My grandparents holding my father ~ photo circa 1922.
For me, physical prints are all I have left of the majority of my family. My parents and grandparents are all gone. When my mother passed away, I came into possession of all of the photo albums. There’s something magical about so many years later holding a piece of my family’s history in my hands.
You don’t get that with digital images.
Photography as an art form has only been around for about a hundred years. Over that time there has been an estimated 3.5 trillion (that is nine 0s!) images captured and currently Facebook hosts over 140 Billion of those images, which is approximately 4% of all the images ever taken.
Have you ever had a hard drive crash and all your files erased? Or somehow had a social networking account deleted for whatever reason? If so I’m sure you’re more than aware to what I’m talking about.
Printing your photos is another source of back up and you can never have enough copies of something valuable, whether it’s a prized piece of planned out photography or a slightly blurred yet memorable family snap. Yes, physical copies are not immune to damage and they can still get lost or destroyed, but for the most part it’s a fairly solid backup – plus you can touch it – and that’s a sense of connection that a digital photo cannot give.
A lot of people have told me they don’t print their photos. That is completely fine! There are some photos you may not want printed (like the 35 outtakes of your kid eating a watermelon still sitting in your photo gallery on your iPhone). But there are some you might really regret not printing later like special events, family memories, and anything taken by a professional.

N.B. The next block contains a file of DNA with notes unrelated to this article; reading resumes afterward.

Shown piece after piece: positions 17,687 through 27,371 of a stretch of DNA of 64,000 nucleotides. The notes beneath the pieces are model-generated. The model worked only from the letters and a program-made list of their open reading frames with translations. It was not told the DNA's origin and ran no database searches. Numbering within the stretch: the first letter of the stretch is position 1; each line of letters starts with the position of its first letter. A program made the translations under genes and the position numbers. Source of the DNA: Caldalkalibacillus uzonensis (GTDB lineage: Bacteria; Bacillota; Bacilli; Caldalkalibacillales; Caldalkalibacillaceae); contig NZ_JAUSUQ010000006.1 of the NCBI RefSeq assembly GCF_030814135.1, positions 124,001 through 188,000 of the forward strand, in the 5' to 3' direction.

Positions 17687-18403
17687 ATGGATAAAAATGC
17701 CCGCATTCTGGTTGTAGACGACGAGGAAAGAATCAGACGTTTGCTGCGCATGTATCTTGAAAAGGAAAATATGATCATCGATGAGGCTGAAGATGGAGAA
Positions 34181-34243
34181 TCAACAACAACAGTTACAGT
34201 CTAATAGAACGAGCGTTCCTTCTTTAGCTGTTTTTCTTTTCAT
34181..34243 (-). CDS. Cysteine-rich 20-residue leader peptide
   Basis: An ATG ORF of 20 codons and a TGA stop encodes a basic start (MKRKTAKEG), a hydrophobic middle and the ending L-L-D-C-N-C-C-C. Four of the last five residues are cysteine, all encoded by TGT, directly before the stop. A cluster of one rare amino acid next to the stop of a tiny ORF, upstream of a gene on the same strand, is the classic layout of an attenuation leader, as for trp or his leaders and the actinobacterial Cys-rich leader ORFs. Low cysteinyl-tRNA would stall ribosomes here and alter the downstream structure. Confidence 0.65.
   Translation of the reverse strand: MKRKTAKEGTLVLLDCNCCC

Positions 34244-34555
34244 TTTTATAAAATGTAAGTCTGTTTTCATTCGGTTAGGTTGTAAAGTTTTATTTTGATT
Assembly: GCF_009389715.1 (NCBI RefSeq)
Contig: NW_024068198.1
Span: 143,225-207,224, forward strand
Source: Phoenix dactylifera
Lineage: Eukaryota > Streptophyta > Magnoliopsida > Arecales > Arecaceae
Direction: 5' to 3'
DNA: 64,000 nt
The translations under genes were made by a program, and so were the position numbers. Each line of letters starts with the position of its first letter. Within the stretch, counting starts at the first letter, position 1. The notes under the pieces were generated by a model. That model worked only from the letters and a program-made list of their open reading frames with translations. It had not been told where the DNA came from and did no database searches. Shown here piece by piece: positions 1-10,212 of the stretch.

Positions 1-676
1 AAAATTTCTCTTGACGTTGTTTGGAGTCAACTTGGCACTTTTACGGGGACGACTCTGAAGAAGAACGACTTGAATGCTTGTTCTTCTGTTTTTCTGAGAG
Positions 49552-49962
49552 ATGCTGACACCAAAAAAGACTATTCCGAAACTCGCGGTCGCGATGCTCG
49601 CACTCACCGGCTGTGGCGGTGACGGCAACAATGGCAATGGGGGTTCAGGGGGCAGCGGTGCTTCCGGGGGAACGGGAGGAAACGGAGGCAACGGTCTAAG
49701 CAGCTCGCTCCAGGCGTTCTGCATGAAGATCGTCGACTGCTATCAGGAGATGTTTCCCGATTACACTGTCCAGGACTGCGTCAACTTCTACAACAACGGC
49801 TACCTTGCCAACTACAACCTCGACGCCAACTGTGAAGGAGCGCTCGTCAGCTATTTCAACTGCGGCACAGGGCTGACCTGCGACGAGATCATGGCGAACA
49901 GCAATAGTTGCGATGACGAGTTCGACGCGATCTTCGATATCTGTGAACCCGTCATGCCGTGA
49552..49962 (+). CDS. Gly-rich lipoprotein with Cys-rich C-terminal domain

I’m not saying this as a photographer, an artist, a businesswoman or any other reason you could associate with above, but as a person with memories!
Now I am not a doomsday believer, but just imagined what would happen to our visual history of the last twenty years if our whole modern infrastructure crashed? I am not advocating that everyone should print out every image... but seeing your best images hanging on a wall in a frame is so much more satisfying than occasionally seeing it on a screen when scrolling through all the other images on a screen. As far as sharing images goes, giving someone a printed image actually means much more than sharing or emailing the same image.
A print, an album -- they are tangible products, real things that can be touched and held, not just a group of pixels that may be unreadable in a few years time.
Think about printing your photos.